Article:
Answer: Yes and no. That may not be a very satisfactory answer, but I’ll explain why that’s my belief. Overall, the G6 seems to be more accurate for me than the previous Dexcom CGM models I’ve worn. Are the number always on point compared to what appears on my meter? No. Do I wear the Dexcom CGM to have an accurate picture of what my exact number is at a given moment in time? Kind of, but I also know that this isn’t totally realistic. After all, users of the Dexcom CGMs know that it measures blood sugar levels in five-minute intervals. It can’t give me a clearer picture of what my blood sugar changes are minute-to-minute. So with that in mind, I find that the G6 is really excellent for monitoring trends – seeing how rapidly my blood sugar is falling or rising, or seeing how it changes gradually over time. The patterns are more important to me than the precise numbers; at least, that’s how I feel in my current stage of diabetes management.
I can’t really speak to other CGMs on the market, such as the Freestyle Libre or Medtronic’s CGM. But what I can say is that I’ve heard less-than-stellar reviews about both. It’s important to remember, though, that they’re not meant to be the exact same as the Dexcom CGM. The Libre itself isn’t really continuous and can’t provide users with information until they chose to wave the receiver over the sensor. And as far as I’m aware, the Medtronic CGM communicates directly with Medtronic pumps, and I’m not sure how seamlessly the systems work together.
Bear in mind that when it all comes down to it, I’m answering these questions with my experience, and my experience alone, in mind. Dexcom is and will always be the number one resource to go to with any questions regarding their CGM devices. But hopefully, the information I’ve shared here will at least help someone who is curious about the G6 feel more motivated to seek additional information. I stand by the fact that it has revolutionized my own diabetes care and management, and though it’s far from being flawless, it’s still an invaluable tool to have incorporated into my daily routine.
I still have not tried any CGM model out on the market except for Dexcom CGMs. To this day, it’s what I know and what I’m most comfortable with, so I don’t anticipate that changing any time soon (though it’d be kind of cool to try another and compare it to my G6). The one thing that has changed is that I rely on my G6 readings a lot more heavily these days. I use a blood sugar meter to check my blood sugar only once or twice a day now, whereas a year and a half ago, I was using it at least four times a day. I’ve put greater trust into my G6, but I do remain cautious against the technology and always check with my meter when I’m not fully believing my G6’s readings.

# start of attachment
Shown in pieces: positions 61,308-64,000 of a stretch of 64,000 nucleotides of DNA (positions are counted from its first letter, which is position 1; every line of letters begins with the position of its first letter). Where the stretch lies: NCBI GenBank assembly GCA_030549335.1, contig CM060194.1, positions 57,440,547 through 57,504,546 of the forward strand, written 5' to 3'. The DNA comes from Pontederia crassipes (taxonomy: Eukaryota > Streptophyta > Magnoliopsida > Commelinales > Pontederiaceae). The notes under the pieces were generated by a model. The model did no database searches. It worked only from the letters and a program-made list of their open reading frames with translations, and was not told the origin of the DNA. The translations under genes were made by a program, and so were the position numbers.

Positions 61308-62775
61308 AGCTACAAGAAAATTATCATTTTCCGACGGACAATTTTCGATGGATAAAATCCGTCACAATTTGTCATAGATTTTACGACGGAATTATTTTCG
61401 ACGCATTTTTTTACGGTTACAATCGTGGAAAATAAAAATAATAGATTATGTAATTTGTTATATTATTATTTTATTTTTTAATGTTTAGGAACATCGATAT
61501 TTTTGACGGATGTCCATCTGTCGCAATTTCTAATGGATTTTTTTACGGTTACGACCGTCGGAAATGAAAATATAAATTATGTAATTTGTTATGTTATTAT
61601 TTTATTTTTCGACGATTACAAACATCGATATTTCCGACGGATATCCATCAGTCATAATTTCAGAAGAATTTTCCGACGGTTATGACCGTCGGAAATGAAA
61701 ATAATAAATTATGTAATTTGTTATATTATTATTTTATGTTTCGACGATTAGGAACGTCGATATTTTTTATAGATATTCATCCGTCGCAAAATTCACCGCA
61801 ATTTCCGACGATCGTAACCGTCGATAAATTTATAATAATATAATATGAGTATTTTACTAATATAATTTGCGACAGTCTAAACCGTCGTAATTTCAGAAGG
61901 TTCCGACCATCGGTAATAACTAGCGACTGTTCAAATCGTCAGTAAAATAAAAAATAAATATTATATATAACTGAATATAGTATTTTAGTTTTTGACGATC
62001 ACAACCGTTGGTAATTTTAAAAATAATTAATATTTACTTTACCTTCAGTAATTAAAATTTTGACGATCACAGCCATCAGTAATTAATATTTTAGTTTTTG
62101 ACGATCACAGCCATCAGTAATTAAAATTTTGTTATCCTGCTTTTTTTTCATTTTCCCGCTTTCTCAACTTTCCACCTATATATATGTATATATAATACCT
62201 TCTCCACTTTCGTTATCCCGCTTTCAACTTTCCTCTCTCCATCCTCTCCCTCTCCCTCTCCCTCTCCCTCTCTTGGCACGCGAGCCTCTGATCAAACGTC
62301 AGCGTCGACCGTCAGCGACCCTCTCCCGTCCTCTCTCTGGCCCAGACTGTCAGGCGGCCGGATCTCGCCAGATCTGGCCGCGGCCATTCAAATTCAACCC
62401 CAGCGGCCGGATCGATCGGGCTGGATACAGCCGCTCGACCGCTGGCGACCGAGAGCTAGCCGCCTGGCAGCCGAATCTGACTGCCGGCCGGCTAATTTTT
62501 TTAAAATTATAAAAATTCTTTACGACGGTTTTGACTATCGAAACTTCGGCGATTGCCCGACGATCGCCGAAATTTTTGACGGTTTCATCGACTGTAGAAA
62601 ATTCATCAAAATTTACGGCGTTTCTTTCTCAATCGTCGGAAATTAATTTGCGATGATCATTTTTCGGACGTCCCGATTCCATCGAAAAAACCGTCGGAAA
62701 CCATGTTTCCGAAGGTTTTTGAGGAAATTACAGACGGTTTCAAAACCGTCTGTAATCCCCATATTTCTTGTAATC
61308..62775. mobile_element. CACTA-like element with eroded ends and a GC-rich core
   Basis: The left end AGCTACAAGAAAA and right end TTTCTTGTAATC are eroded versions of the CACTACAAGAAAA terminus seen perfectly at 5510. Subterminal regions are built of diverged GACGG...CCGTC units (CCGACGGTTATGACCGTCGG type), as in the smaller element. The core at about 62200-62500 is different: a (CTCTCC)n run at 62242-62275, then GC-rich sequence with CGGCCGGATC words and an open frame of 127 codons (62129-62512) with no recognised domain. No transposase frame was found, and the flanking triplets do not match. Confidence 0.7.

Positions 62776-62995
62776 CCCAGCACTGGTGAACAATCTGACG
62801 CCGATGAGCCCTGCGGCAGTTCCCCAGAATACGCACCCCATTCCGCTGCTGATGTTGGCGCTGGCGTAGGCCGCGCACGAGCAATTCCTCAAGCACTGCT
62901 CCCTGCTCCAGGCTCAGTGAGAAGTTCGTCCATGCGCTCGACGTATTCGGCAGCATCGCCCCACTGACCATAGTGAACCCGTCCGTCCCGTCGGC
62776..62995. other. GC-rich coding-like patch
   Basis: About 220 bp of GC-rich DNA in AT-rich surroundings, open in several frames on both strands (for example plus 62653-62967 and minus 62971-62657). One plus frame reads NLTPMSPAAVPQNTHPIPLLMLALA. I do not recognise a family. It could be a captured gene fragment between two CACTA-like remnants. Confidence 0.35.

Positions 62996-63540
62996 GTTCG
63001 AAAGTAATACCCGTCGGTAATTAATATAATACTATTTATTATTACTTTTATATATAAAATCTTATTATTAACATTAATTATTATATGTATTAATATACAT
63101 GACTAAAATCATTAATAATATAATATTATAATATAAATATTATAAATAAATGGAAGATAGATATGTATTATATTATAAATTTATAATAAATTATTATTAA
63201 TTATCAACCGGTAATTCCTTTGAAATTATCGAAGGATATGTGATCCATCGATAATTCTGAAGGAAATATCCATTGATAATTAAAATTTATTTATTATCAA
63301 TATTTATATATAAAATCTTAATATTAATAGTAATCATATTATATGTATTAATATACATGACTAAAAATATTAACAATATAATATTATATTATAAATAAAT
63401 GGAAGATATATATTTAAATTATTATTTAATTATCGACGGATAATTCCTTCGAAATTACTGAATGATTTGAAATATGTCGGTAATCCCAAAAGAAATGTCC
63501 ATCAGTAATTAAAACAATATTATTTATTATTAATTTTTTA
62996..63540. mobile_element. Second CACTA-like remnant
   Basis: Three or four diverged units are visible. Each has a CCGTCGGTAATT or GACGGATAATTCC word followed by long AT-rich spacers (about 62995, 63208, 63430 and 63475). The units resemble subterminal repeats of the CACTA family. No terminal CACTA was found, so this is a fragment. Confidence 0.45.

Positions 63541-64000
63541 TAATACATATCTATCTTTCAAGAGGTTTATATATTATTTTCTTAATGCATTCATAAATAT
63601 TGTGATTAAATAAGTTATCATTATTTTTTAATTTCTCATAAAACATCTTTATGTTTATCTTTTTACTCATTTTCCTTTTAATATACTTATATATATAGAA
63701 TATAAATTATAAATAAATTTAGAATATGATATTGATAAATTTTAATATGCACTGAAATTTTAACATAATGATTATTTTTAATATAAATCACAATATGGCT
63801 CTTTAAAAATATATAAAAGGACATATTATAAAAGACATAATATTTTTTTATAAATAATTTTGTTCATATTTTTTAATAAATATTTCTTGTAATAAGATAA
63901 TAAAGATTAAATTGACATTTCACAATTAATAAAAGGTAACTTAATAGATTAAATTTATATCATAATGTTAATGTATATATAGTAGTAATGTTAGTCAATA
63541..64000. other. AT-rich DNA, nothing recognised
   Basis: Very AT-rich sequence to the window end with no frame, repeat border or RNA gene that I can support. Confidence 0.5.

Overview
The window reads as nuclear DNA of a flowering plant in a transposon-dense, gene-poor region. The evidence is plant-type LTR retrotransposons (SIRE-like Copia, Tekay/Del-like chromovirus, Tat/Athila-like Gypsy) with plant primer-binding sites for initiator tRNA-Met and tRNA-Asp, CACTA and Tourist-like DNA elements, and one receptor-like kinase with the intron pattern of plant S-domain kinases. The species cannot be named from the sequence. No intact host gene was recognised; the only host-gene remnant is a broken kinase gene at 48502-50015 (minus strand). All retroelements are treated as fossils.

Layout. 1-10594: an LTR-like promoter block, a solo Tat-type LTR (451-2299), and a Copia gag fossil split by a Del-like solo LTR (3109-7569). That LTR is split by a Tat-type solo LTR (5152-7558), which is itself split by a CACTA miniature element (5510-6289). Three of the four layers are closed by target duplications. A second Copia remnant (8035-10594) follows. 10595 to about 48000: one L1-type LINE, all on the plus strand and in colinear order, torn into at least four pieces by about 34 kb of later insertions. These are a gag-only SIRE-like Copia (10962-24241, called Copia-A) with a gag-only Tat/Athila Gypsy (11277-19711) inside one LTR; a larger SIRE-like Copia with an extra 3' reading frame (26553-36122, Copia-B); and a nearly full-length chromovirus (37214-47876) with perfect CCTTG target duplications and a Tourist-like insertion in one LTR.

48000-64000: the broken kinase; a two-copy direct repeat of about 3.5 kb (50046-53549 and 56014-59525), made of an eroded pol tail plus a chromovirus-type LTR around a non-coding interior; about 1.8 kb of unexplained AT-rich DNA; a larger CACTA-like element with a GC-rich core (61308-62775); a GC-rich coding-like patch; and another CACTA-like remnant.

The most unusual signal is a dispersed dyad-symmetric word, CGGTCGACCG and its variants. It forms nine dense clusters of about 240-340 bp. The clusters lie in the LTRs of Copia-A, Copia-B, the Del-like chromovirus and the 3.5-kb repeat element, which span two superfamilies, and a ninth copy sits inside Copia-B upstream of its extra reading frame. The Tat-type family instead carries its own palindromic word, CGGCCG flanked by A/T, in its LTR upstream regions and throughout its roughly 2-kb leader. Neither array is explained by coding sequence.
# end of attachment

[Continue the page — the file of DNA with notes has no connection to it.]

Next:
So you want to try your first continuous glucose monitor. Or maybe you’re ready to leave behind multiple daily injections and switch to insulin pump therapy. Whichever diabetes device you’re looking to start using, there are some questions you’ll probably want to have answers to before decide that now’s the time to introduce new diabetes technology into your daily routine.
The following is a compilation of the questions that I thought long and hard about (literally for years) and that I wish I’d thought long and hard about before I made the transition to the OmniPod insulin pump.
Am I ready for it? It took me 17 years before I decided that I was ready to try an insulin pump. 17 freakin’ years!!! I spent most of that time being too afraid of introducing such a drastic change to a routine I’d had down pat for such a long period of my life. There are times when I wish I’d gone onto my insulin pump sooner, but ultimately, I’m glad that I wasn’t swayed by my family or doctors to go on it before I truly felt ready. By the time I started using my OmniPod, I had the maturity, responsibility, and emotional intelligence that I felt that I needed for an insulin pump.
Will I be able to afford it? Obviously, this isn’t a question that I wondered about when I was younger, but it’s one of the first things that comes to mind as an adult on her own health care plan. We all know that diabetes supplies are expensive, and it seems that the more technologically advanced something is, the more money that has to be forked over in order to obtain it. This isn’t right or fair, but it’s a simple truth and an important one to think about before choosing one pump or continuous glucose monitor over another.
Why do I want to start using it? I wanted to start using my OmniPod because my mom experienced great success when she started using it. And I decided to get a Dexcom CGM because I fell in love with the technology after undergoing a trial period with my endocrinologist. In both situations, I felt very much in control of my decision to start using these devices and I didn’t really listen to anyone else’s opinions. But I am very aware of the fact that social media and real-life friendships with other people with diabetes can often sway people in different directions. After all, if I saw a post on Instagram from a dia-influencer who was singing the praises of a Tandem T:slim pump, then I might seriously start thinking about switching to it (this has actually happened to me). But the bottom line is to think about the why – will this device enhance quality of life for me? Will diabetes be easier to manage with it? Will it help me achieve my A1c and/or blood sugar goals? Do I need to add something new to my routine because I’m feeling burnt out by doing things the same way all the time? Knowing why I wanted to use an OmniPod or a Dexcom CGM made me feel that much better during the whole process of learning how to use them – I felt like I had clear goals that would help me navigate the integration of these new technologies into my daily routine.